All dates quoted are for UK releases.
Birdman (Jan 1st)
I hold the unpopular opinion of believing Birdman to be way too artsy for its own good. As a rule, I'll watch anything with Michael Keaton in, he's a massively entertaining actor to watch and one who brings a unique quality to every film he's ever appeared in. But I just couldn't get past the pretentiousness of Birdman, or to give it it's full name Birdman or (The Unexpected Virtue of Ignorance) - even the title screams pretentiousness!
I found Birdman to be shallow, devoid of any substance, totally unfunny and almost unwatchable. Such a shame as the cinematography is incredibly clever, with a nearly seamless edit that gives the illusion that most of it was a single take, and an assembled cast who are all first rate performers.
However, what I will say is that after watching it at the cinema I left with no doubt that it would win the Best Picture Oscar, because it is just that pretentious that Hollywood was always going to lap it up, even if they didn't actually get it.
From a disappointing Oscar winner to an inspiring one...
The Theory of Everything (Jan 1st)
The Theory of Everything is, simply put, a fantastic, life-affirming film that is propelled forward by its inspiring story and the talent of the actors in the leading roles. Eddie Redmayne is fantastic as Stephen Hawking, I'm in awe at just how well he portrays Hawking getting worse in regards to his Motor Neurone Disease. From young Hawking before his disease hit, Redmayne's performance just gets better and better and by halfway through the film we are looking at a slouched Redmayne, slurring his words and occasionally smiling. By the end of the film we are looking at Redmayne playing Hawking as he is now, and the transformation is almost unbelievable.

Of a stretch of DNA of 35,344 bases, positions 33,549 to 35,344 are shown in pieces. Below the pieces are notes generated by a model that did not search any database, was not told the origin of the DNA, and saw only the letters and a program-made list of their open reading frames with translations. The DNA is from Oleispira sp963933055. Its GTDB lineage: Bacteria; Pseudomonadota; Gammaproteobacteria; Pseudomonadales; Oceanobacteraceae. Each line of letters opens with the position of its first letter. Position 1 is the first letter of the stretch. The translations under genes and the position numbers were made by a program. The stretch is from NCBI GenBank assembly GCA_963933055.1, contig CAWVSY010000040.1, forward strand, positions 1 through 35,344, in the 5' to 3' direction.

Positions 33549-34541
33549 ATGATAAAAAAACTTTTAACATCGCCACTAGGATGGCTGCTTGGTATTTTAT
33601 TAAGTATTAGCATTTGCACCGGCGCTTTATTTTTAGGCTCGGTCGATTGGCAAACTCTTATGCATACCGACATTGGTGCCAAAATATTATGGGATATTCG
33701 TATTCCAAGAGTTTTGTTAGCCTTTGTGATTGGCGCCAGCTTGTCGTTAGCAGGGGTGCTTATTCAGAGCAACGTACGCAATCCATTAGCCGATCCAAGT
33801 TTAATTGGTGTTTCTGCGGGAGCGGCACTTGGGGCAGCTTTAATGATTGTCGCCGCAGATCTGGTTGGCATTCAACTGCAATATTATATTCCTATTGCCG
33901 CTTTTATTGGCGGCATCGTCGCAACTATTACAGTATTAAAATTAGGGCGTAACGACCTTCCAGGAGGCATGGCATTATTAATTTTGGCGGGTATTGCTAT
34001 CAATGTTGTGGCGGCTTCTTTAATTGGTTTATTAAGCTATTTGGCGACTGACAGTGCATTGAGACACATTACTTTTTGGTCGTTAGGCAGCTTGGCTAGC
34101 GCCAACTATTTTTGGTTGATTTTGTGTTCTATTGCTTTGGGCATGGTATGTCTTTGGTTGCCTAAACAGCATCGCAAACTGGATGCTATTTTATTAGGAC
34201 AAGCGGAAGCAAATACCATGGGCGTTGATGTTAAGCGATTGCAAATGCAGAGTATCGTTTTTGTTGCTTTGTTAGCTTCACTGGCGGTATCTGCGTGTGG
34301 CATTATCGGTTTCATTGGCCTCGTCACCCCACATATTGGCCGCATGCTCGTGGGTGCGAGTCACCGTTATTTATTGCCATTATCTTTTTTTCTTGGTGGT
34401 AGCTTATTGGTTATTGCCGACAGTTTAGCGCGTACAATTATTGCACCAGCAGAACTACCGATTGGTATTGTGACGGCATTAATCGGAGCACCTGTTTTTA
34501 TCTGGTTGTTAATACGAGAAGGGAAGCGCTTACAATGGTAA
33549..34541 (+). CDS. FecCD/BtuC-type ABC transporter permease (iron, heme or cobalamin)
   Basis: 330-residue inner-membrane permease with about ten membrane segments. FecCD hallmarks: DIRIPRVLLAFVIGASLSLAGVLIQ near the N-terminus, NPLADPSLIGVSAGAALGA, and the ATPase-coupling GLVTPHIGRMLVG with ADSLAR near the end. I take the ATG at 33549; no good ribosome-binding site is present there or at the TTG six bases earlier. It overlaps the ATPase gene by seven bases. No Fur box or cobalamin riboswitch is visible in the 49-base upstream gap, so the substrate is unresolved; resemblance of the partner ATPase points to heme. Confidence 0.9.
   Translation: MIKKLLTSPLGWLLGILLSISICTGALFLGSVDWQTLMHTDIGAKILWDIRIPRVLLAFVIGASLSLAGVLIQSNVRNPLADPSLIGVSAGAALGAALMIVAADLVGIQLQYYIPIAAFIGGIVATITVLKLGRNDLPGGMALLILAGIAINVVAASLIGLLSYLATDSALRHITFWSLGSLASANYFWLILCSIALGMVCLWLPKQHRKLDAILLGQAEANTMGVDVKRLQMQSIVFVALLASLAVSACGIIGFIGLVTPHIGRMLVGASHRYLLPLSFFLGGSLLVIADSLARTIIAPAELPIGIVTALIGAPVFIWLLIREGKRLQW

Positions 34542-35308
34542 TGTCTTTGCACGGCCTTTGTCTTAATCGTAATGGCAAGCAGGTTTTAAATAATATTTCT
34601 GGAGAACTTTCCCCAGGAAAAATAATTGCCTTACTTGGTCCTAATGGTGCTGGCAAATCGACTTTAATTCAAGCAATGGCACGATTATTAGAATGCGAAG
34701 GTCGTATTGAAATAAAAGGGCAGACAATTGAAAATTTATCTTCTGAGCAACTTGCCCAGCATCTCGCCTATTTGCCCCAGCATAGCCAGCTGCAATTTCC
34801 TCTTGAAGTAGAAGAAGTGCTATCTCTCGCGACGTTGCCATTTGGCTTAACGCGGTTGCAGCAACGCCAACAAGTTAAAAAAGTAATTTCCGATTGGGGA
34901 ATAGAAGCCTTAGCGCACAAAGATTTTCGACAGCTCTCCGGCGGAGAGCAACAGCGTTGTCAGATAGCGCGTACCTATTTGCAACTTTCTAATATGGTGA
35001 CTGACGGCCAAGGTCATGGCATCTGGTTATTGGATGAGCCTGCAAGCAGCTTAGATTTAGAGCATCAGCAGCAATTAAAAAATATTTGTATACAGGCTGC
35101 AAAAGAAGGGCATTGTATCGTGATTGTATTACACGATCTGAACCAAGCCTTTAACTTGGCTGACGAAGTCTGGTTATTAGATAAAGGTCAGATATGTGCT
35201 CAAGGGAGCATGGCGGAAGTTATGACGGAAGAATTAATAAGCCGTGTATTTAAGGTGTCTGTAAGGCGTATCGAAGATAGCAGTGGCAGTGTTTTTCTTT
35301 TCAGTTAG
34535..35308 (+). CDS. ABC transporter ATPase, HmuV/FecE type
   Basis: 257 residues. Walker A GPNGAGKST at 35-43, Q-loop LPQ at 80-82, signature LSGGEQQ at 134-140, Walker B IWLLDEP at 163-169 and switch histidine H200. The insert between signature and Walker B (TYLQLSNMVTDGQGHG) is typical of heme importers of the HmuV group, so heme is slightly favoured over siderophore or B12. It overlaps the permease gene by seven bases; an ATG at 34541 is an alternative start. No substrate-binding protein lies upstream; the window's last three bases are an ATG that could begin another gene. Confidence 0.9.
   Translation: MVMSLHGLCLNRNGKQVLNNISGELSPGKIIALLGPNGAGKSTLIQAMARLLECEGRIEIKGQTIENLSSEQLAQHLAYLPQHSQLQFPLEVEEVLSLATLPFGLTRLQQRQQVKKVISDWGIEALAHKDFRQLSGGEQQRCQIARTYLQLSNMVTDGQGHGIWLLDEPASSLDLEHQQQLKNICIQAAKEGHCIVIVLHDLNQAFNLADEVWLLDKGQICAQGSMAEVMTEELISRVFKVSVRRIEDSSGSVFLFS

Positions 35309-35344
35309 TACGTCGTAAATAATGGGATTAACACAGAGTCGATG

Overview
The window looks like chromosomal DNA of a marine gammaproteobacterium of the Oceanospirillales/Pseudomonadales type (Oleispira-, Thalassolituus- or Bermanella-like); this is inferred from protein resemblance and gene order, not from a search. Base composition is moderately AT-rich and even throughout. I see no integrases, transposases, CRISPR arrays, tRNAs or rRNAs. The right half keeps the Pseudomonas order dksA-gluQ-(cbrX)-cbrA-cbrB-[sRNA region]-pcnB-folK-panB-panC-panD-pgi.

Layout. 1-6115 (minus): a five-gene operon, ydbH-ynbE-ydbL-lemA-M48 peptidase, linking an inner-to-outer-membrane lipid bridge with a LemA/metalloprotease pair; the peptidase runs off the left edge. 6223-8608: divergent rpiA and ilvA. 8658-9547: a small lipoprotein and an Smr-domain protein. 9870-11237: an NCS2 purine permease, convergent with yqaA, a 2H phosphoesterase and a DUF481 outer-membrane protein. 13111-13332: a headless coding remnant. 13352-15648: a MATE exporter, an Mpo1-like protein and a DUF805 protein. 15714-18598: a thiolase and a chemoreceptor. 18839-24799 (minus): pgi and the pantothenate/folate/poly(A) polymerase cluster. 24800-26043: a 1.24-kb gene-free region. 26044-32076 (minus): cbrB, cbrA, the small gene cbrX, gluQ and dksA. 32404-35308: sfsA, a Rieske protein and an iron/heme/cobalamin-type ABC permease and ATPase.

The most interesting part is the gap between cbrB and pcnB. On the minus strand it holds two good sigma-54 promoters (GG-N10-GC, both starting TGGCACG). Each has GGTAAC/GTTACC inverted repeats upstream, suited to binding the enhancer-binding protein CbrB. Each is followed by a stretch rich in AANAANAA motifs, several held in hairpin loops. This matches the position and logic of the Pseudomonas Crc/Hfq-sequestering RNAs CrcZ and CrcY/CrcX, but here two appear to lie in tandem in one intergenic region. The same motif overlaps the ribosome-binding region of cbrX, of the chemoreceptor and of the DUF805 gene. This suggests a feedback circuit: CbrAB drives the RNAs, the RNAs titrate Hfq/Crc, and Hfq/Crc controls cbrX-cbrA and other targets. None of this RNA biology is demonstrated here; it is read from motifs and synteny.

The Theory of Everything isn't all about Stephen Hawking and how incredible his life story has been, and indeed still is, instead the film offers part biopic, part love story with the latter telling us about the imperfect marriage between Hawking and Jane Wilde (also played quite magnificently by Felicity Jones). It's informative, enlightening, entertaining and truly one of the must-see movies of 2015.
Into The Woods (Jan 9th)